The success of the England women’s football team in reaching the World Cup semi-finals for the first time has taken a lot of people by surprise.
Less surprisingly, there’s been a lot of talk lately about how little they earn compared to even the most journeyman Premier League player – let alone the six-figure weekly take home pay of many international stars.
Firstly, some of the stars of this World Cup *are* very well paid – however they aren’t likely to be the England team members.
The popularity of women’s football in the USA means that sponsorships and endorsements are plentiful, and players like Alex Morgan can make over $1m a year from this. They’ll still earn around $180,000 from being centrally contracted to the USA national team.
For the Lioness stars though, it’s a different story. While 27 players are currently centrally contracted to the England national team, the rest of what they earn will depend on what they earn from their Women’s Super League (WSL) team, and any sponsorship endorsements or media work they might have.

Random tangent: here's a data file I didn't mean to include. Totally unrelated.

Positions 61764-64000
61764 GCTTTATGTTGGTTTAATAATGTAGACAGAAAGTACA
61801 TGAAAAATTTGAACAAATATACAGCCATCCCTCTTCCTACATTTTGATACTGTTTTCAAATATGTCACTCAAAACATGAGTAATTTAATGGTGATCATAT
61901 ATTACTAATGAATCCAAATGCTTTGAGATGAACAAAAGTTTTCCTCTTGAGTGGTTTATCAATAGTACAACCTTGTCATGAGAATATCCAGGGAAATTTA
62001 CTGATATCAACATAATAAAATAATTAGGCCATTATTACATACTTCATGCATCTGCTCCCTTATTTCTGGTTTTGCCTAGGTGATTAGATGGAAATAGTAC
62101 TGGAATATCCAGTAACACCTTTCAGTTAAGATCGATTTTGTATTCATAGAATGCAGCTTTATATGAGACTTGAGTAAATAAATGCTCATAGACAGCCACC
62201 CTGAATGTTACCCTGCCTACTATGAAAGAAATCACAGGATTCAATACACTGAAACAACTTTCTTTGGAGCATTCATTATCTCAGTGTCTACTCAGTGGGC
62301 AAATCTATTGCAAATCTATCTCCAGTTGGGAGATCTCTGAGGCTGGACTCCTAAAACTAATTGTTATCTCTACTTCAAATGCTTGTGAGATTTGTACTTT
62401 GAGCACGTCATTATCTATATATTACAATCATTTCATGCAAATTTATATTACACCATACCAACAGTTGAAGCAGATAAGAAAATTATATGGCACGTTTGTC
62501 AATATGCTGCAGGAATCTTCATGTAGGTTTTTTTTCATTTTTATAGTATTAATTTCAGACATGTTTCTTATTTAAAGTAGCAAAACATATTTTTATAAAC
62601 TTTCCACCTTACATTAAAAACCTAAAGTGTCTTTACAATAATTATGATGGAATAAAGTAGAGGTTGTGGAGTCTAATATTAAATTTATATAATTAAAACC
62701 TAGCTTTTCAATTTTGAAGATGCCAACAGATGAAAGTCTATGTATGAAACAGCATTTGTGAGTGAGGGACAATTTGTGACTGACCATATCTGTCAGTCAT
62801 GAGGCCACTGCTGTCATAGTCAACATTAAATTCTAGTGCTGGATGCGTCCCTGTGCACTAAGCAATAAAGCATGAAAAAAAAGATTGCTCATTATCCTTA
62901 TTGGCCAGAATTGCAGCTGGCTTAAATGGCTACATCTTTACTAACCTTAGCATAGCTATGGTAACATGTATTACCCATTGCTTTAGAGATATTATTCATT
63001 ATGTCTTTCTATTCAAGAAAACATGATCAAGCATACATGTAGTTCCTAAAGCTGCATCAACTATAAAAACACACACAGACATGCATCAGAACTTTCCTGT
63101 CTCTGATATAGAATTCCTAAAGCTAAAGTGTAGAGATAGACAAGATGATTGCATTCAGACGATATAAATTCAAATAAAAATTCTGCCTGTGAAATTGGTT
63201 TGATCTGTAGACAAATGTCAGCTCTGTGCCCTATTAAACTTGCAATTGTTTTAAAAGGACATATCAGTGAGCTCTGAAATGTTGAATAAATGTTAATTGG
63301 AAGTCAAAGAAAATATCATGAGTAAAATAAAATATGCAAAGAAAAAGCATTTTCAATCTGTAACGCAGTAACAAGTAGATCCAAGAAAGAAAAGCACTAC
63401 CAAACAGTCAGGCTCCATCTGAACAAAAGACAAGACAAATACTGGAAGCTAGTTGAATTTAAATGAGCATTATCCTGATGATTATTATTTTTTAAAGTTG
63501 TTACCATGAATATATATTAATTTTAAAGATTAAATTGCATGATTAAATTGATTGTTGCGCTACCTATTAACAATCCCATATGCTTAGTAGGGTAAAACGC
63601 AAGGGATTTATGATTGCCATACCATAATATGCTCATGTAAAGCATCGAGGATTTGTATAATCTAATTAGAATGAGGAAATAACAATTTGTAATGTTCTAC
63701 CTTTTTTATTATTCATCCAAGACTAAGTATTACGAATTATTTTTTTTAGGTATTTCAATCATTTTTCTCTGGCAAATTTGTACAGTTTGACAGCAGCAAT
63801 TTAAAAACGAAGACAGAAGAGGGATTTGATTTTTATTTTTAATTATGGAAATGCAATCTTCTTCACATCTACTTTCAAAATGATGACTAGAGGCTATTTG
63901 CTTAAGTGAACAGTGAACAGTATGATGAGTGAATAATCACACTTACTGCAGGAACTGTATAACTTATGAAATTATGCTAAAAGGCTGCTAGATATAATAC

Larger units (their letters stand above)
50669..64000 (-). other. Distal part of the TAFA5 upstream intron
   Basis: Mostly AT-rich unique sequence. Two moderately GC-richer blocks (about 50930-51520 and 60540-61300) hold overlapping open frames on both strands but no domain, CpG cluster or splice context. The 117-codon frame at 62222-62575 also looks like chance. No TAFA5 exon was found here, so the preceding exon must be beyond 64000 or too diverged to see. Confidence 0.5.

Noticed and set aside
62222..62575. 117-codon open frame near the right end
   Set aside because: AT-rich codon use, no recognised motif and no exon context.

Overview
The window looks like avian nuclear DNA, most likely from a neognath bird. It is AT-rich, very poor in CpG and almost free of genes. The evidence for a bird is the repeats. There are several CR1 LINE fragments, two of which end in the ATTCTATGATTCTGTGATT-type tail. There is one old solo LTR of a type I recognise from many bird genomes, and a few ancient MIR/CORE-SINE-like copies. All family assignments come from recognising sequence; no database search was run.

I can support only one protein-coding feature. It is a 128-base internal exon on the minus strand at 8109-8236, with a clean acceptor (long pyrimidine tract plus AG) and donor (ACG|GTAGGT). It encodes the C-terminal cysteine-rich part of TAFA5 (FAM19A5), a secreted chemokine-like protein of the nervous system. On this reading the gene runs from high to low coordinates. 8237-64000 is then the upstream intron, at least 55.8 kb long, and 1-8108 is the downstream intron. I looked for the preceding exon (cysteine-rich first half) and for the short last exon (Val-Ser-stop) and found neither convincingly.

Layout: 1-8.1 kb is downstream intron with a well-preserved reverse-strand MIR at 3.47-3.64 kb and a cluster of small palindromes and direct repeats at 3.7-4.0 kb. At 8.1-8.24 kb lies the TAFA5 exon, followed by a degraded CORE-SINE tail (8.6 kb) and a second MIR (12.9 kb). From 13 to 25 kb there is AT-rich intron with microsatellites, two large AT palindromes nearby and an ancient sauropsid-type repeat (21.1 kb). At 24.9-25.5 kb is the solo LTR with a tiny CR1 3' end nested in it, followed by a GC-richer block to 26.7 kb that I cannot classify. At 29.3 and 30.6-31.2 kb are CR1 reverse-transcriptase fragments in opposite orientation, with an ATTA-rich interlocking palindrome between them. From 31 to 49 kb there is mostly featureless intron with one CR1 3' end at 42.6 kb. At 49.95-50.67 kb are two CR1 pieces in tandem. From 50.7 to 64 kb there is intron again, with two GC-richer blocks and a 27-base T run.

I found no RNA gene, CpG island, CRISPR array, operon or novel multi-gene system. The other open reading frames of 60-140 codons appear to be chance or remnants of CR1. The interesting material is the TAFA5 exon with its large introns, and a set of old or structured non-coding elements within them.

According to this article, England skipper Steph Houghton could earn around £65,000 a year – around £26k from the central contract, around £35k from her professional club contract with Manchester City, and around £4k from endorsements. And she’s among the very highest earners.
In the outside world
Outside of the national team, many women’s footballers are virtually amateurs – some WSL players will earn as little as £50 a week and balance their club career with regular jobs, part-time jobs and in many cases with motherhood.
As a result, some of the centrally contracted England players are far higher qualified in the ‘outside world’ than their male counterparts – Eniola Aluko is a lawyer on a sabbatical, and Claire Rafferty works part-time for Deutsche Bank, for example. Not all have it easy – Fara Williams, capped more than any other England player, has said she was homeless during the first 6 years of her career, even as an international.
Should they be paid more? It’s a question on many people’s lips at the moment.
With increased TV coverage, magazine covers, sticker albums and record national team crowds it’s clear that the Lionesses have made a real impact, especially since the GB team’s performances at the Games two years ago. Some might point out though that WSL crowds rarely reach into four figures, and that the standard is at best variable.
I say that it’s a growing game – it’s different from the men’s game, and shouldn’t be compared to it, whether in pay or play. It can inspire others to follow suit, and we should be encouraging the women’s game to grow at the right speed.